While looking for a job, it is tempting to jump right in - tearing across job boards and applying for any job that catches your eye.

Although it might seem like you are being productive and taking action to achieve your career goals, taking some time to do your research before applying for jobs can make your job search productive and can also help in the long run by enabling you to land a fruitful career that you can grow in and enjoy.

Let’s take a look at how you can research your job:

1.Understand your skills and strengths - Before looking for a job, make sure to have clarity on your skills and strengths. These include the tools and skills you used on your previous job or obtained from your degree and transferable skills that you can apply across various job types. For example, if you worked as a Java developer, your core strengths could be Java, Springboot, etc., and your transferable skills could be problem-solving, time management, etc.

2. Learn what the current industry needs - Take some time to understand the existing and emerging trends and then decide how you can put your skills to use. Chances are, if you are getting back to work after a long break, then there might be many changes in previous technologies, which means you may have to upgrade your skillset or find alternative options. The main goal is to stay up to date with and make sure you have something to offer to be valued by an organization. For example, if you worked in content writing earlier, you may have to get updated with the latest trends and usage of technology tools and AI in the field, like ChatGPT, Grammarly, etc.

3.Take time to find your values/principles - In addition to your skillset, it is important to understand yourself, your personality, and your values. Having a strong sense of your core principles is key in helping you find an organization with a culture fit that you resonate with, build a career out of a job, and find meaning and satisfaction with your work. For example, maybe you value creativity and spontaneity over order and structure. In such a case, pursuing opportunities in organizations that offer you a dynamic environment, such as start-ups or freelance roles would be perfect for you to thrive.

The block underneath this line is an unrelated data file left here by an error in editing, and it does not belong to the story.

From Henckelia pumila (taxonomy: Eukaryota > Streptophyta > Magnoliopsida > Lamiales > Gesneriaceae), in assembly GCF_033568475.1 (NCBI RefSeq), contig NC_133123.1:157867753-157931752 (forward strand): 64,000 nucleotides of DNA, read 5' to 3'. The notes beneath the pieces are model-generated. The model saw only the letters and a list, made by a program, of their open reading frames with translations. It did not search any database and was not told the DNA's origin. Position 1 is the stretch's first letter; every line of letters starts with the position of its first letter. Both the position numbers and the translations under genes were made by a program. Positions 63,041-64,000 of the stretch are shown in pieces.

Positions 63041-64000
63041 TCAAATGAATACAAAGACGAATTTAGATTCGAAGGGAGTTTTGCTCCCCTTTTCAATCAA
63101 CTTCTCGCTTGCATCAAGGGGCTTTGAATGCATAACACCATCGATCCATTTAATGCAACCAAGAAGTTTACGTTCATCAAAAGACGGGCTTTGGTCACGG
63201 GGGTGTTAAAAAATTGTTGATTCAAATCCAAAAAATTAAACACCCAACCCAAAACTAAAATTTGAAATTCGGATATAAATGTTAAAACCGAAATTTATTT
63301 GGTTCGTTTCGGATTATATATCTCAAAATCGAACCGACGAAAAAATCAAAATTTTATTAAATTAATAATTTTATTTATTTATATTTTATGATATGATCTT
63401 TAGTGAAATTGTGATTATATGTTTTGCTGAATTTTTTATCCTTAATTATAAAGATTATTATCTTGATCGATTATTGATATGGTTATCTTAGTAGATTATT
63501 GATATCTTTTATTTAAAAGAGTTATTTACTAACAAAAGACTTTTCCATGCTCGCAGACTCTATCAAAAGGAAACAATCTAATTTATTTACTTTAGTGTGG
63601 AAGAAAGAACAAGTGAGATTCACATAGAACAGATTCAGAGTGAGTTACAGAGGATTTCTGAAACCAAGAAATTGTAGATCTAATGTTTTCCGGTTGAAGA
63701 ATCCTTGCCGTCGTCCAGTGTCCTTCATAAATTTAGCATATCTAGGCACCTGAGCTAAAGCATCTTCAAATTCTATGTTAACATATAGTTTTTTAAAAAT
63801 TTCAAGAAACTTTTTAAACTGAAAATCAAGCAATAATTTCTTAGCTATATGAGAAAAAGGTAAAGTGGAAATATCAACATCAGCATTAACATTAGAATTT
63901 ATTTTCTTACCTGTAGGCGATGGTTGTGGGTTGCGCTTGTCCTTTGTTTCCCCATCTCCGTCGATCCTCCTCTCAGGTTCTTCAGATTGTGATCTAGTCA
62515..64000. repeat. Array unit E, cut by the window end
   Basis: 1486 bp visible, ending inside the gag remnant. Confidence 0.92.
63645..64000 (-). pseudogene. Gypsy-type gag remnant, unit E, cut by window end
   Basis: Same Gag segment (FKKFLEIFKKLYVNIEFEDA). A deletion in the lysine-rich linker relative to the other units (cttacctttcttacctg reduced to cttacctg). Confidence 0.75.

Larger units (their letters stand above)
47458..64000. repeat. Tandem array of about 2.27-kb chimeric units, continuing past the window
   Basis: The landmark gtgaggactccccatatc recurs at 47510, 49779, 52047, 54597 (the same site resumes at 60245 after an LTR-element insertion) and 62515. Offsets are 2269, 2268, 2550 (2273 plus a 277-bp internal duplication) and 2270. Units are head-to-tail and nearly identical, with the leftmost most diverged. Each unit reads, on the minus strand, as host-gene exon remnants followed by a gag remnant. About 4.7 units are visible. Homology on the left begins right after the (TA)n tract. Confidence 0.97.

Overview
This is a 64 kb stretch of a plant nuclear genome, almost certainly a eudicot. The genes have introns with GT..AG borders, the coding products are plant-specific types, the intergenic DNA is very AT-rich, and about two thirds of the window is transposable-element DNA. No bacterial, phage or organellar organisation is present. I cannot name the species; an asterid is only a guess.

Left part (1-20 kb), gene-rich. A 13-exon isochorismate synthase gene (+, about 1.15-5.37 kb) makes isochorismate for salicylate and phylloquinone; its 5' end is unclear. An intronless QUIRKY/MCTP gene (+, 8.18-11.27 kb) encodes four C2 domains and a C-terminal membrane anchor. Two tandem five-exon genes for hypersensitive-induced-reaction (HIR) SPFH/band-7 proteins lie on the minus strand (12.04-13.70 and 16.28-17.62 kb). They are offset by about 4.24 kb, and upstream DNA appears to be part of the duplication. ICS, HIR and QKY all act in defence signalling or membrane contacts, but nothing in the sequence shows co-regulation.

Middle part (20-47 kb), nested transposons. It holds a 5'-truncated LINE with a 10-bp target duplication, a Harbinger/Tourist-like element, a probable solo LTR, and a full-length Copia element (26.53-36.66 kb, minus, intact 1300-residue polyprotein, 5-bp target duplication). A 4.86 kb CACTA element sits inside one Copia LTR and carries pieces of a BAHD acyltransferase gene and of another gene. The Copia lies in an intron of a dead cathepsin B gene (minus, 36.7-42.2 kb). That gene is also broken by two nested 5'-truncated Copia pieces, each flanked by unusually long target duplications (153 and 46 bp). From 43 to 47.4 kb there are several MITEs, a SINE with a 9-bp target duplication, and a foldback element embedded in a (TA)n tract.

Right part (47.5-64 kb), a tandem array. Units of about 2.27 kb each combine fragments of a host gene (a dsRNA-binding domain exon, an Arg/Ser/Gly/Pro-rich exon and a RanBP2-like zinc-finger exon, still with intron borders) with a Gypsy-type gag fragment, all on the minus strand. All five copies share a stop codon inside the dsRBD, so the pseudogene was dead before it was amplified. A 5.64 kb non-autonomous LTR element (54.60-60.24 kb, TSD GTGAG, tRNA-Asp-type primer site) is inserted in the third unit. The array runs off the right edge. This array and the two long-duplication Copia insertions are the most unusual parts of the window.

4.Make a note of your constraints and priorities - Now that you have a clear understanding of yourself and your values, it’s time to look into your priorities and constraints to find a role that would be feasible for you to pursue in the long run. These could be your preferences and restrictions concerning salary, location, working hours, industry, domain, working duration, etc. For example, you would like to find a job, but you can offer only 4 hours of work per day. In this case, you have a constraint on your working hours, so part-time opportunities could be a good option. Maybe you are looking to return to work after a break, and you would like guidance and brushing up before taking up a project. This indicates your priority would be to look for returnship programs, rather than direct full-time roles.

Following these steps is sure to make your career comeback successful and hassle-free!

About the Author

Meghana Ganesh is a Community Manager at Her Second Innings. She is a Computer Science Graduate with a passion for women’s empowerment and equality, and diversity hiring in organizations.

Her Second Innings supports women professionals on a sabbatical in their journey of getting back to work. The mission of HSI is to guide women to achieve financial independence. Support from HSI comes in the form of job interviewsreskilling programs in Automation and, free Career Guidance Counselling. Sign up with us and complete your profile to get a call from our counselors to know your job fit.


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